The Complete Poetry

George Herbert

Herbert isn’t my favorite poet. (My son is named after W. H. Auden.) For devotional poetry, however, he’s as good as it gets. Herbert was an up-and-coming priest and scholar in the early 1600s, destined for a life of ecclesial or political fame. But he chose obscurity at a rural church so he could devote his life to a slow attention—both to particular people and to his poems, which continue to strengthen and challenge my faith through their beauty.


Marilynne Robinson

Gilead is told from the perspective of John Ames, a dying Presbyterian pastor writing a letter to his young son. He wrestles with issues of race, his past, and loss, but his main theme is learning to love and bless his godson, Jack. In a world full of brokenness and ordinariness, Robinson helps me see the mundane “shining like transfiguration.” She helps me pay attention, which is another way to say love.

The Supper of the Lamb: A Culinary Reflection

Robert Farrar Capon

The Supper of the Lamb is a cookbook by an Episcopal priest. Sort of. It’s also a meditation on food, cooking, art, and beauty. Capon reimagines every meal as a sacrament. I love how he describes his qualifications: He’s an amateur, which derives from the Latin word for lover. As amateurs, he writes, we “look the world back to grace.” Spiritual formation is not about mountaintop experiences but everyday occurrences—like preparing and sharing a meal.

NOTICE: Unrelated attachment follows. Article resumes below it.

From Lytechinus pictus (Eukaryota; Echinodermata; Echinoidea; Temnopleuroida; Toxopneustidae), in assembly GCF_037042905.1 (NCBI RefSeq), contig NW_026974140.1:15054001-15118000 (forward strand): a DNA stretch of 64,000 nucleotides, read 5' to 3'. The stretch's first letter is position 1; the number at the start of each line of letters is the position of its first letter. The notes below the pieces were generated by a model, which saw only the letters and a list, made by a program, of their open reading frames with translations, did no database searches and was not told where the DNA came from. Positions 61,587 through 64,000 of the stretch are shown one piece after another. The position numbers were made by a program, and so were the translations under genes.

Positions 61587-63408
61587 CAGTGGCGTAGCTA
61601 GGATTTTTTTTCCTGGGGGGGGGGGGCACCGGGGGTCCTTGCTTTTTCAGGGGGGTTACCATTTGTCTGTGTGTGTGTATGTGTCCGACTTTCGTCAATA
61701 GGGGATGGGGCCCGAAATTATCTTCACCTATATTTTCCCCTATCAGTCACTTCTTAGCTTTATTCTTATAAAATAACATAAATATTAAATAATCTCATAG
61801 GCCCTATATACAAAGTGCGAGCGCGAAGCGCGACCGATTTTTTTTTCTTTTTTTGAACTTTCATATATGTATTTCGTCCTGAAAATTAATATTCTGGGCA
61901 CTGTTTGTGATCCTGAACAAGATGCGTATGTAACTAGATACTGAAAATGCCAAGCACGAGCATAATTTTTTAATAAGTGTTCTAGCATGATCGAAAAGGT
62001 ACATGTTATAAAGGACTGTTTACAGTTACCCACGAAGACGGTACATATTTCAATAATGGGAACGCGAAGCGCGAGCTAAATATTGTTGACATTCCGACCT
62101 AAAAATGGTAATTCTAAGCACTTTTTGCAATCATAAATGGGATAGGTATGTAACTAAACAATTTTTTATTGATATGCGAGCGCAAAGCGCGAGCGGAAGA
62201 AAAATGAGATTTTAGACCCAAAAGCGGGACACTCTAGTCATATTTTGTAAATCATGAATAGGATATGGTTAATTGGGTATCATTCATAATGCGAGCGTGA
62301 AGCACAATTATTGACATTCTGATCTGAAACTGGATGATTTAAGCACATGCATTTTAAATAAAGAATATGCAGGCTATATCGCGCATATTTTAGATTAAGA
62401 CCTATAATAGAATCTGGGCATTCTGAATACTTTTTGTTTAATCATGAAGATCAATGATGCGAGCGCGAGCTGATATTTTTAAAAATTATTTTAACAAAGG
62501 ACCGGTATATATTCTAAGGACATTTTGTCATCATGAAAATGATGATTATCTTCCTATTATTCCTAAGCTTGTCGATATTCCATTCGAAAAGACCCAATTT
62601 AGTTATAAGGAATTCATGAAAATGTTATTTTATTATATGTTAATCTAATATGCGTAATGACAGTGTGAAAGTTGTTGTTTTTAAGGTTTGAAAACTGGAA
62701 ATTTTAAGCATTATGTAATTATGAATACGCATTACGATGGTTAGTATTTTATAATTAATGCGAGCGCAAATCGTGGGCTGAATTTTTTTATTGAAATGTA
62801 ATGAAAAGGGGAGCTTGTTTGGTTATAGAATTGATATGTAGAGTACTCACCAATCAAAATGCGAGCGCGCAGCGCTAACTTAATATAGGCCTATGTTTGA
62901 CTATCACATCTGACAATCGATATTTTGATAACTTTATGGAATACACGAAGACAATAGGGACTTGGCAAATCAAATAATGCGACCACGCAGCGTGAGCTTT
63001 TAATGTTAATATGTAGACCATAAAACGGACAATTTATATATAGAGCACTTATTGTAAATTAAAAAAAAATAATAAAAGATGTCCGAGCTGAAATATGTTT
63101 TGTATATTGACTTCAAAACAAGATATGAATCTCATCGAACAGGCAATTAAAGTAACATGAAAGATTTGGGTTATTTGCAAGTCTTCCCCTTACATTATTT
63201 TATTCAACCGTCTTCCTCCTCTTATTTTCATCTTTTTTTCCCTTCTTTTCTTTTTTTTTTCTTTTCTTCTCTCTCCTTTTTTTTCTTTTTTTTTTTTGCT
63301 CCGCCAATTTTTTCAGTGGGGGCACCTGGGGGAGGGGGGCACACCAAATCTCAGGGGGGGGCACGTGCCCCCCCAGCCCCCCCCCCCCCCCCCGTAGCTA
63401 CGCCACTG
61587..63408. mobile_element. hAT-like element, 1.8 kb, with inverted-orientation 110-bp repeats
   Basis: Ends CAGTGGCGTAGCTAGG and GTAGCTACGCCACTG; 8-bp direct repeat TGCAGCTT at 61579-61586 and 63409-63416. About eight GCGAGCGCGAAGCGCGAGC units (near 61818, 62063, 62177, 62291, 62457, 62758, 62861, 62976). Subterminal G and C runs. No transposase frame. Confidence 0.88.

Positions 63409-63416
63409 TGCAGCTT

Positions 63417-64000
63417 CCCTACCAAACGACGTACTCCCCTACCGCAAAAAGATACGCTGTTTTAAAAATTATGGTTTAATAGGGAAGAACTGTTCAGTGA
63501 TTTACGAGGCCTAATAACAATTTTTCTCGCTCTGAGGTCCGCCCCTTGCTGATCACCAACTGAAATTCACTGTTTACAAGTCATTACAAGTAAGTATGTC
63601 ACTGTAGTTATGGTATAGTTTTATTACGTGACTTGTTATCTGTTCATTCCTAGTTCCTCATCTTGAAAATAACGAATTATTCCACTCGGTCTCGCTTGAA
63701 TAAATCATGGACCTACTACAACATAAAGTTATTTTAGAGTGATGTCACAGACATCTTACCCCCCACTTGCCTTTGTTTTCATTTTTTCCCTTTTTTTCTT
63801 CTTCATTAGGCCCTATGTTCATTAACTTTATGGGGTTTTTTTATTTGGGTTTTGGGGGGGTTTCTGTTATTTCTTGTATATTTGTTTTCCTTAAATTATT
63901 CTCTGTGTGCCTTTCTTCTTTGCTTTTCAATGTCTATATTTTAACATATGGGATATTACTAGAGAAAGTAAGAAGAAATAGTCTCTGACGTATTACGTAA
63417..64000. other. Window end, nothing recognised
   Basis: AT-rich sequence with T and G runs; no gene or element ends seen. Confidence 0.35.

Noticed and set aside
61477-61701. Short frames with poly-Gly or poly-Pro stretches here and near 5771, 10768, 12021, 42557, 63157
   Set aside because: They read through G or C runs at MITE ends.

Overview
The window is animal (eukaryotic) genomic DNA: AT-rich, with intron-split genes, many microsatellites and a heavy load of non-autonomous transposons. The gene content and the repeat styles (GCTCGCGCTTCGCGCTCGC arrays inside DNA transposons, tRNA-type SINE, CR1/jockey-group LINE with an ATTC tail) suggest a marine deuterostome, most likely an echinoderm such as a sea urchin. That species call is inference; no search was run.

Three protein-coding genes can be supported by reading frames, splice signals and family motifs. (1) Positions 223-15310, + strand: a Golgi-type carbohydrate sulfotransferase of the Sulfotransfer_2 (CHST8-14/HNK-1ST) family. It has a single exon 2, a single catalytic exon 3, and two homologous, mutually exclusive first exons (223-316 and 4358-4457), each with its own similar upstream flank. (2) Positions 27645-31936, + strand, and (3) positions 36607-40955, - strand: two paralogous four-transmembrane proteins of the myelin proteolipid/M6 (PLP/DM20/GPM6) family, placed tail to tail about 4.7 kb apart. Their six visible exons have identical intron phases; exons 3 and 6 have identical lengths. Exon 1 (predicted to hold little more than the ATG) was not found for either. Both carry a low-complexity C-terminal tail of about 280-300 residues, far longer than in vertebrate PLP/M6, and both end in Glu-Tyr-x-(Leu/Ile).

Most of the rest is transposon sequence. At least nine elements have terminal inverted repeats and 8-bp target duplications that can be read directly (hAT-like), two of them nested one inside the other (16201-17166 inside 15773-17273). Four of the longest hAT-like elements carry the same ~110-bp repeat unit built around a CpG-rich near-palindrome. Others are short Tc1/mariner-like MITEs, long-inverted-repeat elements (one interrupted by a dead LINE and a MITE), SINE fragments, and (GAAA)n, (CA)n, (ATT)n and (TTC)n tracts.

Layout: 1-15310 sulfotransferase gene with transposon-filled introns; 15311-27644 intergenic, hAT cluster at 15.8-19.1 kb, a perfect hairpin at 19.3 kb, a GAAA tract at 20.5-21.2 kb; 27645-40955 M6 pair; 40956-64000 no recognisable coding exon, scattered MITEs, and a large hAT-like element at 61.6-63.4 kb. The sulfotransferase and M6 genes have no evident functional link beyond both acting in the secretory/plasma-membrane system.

Domestic Monastery: Creating a Spiritual Life at Home

Ronald Rolheiser

The premise of this book is that parenting is like running a monastery. That sounds like a bold claim. As a parent of three young kids, I often feel far from monastic peace and serenity. But Rolheiser suggests that raising young children with love and attention can form you as a monastery would. In place of a ringing bell, a child’s “interruption” can call you to prayer. Also, parenting is a place where we learn powerlessness, much as a monastery teaches.

Letters to a Diminished Church: Passionate Arguments for the Relevance of Christian Doctrine

Dorothy L. Sayers

In this essay collection, Sayers helps connect doctrine (what we believe) to our story (the way we live). In her well-known formulation, the dogma is the drama. Covering a range of topics, including theology, women, work, and art, this book is about the whole of life—which is to say it’s about formation. Sayers draws together the relevance of all things, including theology, and helps us see how all of life is formative.

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